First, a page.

There’s a scene in “The Fires of Autumn,” Irene Nemirovsky’s novel set in 1920s France, in which a young war widow named Therese thinks she is being courted for marriage by her childhood friend Bernard — only to discover that he wants nothing more than a fling. I say “naively” because it’s not the first time some newfangled technology has been mistakenly blamed for young people having more sex. But the moralizers of Nemirovsky’s era fooled themselves into believing that the automobile was to blame for loosening sexual mores.
The website ensured a representative sample by making sure participant demographics mirrored those reflected in U. Census data on race, gender, age and other factors.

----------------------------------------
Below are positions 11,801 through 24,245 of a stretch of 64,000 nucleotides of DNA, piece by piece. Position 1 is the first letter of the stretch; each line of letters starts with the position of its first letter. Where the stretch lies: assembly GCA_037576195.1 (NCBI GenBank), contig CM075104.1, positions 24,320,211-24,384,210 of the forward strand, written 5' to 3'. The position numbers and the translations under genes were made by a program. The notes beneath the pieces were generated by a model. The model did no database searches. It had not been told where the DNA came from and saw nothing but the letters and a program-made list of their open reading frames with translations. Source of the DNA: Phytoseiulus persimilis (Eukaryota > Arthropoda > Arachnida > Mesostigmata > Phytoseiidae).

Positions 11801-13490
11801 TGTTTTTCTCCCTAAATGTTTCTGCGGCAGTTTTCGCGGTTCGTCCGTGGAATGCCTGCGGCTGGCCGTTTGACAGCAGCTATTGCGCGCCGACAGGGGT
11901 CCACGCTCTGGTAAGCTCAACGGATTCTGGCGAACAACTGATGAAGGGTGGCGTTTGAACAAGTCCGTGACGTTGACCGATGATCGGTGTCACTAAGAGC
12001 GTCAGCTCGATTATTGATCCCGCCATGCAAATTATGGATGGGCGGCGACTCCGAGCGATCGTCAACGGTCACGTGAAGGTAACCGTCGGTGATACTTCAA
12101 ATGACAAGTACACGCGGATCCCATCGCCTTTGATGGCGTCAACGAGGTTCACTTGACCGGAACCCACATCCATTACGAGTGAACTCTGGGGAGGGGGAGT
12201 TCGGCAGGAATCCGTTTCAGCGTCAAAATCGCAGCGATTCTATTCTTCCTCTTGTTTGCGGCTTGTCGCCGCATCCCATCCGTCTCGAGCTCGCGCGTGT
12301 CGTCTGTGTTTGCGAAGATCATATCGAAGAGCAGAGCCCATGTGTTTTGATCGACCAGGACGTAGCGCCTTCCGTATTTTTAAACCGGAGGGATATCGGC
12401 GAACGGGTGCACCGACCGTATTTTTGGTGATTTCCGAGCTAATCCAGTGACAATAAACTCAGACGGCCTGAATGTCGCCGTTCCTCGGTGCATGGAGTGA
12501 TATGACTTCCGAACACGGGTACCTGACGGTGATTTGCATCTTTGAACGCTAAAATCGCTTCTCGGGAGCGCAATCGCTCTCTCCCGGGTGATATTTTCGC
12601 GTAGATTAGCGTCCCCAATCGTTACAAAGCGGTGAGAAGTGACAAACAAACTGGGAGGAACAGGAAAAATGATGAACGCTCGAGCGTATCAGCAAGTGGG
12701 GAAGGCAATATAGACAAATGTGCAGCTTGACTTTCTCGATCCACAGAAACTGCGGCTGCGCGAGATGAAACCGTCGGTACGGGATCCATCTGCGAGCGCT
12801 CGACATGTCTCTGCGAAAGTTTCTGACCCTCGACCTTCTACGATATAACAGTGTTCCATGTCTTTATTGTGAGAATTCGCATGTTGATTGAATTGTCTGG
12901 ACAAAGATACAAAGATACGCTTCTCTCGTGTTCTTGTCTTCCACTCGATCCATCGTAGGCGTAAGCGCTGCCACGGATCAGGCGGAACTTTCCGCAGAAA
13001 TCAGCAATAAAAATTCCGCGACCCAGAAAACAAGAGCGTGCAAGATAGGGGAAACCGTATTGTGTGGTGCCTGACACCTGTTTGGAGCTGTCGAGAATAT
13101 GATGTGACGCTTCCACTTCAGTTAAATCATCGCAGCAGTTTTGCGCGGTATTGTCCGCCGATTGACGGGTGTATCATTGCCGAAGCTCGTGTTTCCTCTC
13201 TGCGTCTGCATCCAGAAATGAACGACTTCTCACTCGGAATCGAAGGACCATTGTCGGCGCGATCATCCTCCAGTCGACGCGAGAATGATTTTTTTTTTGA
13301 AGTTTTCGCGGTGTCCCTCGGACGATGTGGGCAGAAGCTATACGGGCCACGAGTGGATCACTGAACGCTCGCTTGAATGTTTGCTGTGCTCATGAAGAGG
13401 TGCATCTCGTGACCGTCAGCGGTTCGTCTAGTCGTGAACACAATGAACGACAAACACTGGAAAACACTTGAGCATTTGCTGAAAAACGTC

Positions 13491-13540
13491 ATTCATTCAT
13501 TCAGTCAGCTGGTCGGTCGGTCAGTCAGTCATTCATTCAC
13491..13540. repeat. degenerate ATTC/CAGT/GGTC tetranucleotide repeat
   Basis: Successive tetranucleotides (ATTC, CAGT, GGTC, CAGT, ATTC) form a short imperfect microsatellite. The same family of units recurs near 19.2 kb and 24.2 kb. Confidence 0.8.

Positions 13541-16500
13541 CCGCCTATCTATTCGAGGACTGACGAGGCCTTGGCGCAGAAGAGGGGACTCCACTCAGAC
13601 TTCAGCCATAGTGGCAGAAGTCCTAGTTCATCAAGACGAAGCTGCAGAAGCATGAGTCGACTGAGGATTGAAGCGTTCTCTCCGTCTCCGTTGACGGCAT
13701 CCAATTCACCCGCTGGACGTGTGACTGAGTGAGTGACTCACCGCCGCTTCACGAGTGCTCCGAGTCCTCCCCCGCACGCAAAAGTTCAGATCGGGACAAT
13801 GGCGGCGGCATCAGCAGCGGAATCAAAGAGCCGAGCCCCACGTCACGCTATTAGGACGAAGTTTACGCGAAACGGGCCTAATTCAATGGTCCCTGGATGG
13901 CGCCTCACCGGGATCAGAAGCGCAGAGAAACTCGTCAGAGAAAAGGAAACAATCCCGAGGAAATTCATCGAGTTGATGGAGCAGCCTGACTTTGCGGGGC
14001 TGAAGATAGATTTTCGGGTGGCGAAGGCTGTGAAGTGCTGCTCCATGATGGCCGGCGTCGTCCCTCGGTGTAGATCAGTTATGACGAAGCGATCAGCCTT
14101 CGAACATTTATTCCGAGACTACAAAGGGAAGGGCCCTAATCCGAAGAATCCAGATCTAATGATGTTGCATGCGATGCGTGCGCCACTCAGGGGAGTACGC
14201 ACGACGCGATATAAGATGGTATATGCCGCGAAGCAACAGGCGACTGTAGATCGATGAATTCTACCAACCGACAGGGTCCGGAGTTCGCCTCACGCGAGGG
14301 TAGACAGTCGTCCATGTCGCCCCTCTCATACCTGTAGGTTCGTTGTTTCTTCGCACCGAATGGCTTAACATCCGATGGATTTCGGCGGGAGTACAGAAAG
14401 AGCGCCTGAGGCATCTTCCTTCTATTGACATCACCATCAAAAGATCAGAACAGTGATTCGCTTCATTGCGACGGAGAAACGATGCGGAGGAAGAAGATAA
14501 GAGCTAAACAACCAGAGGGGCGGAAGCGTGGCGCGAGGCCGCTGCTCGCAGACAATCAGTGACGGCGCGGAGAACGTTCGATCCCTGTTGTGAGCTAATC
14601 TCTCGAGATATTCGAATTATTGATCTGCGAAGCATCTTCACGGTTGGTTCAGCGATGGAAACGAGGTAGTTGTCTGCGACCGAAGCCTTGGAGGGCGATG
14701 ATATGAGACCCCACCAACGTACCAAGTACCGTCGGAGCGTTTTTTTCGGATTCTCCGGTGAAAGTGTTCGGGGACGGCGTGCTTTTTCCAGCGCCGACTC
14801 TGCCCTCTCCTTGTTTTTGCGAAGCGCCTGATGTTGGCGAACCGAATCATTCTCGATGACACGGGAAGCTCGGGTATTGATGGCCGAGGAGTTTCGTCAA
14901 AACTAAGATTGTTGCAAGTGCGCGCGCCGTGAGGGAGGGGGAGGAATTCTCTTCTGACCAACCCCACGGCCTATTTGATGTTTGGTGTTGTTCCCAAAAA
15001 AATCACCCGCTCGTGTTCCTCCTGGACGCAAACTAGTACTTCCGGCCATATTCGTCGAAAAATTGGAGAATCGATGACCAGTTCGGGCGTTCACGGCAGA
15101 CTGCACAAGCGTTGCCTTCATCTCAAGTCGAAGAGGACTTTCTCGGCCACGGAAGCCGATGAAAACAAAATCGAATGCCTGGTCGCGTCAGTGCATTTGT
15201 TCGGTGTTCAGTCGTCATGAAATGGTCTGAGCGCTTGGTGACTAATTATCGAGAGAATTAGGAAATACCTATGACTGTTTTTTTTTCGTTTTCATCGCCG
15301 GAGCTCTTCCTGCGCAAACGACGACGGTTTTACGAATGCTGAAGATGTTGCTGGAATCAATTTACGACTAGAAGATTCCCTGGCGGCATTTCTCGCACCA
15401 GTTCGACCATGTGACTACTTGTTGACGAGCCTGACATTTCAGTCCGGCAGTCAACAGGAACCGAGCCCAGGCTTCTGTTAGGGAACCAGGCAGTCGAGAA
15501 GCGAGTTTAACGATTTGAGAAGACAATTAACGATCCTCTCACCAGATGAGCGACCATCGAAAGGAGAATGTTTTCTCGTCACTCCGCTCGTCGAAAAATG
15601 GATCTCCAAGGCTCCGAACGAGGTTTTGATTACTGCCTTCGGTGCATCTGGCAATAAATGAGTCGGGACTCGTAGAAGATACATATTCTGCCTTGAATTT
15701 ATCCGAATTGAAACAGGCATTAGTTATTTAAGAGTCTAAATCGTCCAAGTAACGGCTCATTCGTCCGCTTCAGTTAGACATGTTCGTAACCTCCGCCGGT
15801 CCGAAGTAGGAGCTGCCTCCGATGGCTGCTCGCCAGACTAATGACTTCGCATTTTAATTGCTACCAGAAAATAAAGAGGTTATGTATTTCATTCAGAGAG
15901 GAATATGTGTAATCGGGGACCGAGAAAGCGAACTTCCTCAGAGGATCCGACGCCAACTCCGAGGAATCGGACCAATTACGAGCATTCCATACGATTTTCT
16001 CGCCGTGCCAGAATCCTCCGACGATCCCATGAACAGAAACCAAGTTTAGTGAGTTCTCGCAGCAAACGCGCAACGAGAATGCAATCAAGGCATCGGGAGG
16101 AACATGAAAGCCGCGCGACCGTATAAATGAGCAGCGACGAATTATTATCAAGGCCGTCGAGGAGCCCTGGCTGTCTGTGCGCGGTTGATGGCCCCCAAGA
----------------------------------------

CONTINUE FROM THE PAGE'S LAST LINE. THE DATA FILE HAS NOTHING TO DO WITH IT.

In the Vanity Fair article, David Buss, a University of Texas psychology professor, says that apps like Tinder contribute to “a perceived surplus of women,” among straight men, which in turn leads to more hookups and fewer traditional relationships.
Here’s the thing: This surplus of women is not just “perceived” but very, very real.
A large percentage of singles are open to or actively seeking a relationship (88 percent of gay men and 96 percent of lesbians).
Finding a partner who is comfortable communicating their wants, needs, and desires, as well as having a sense of humor, are top qualities sought after by gay and lesbian singles.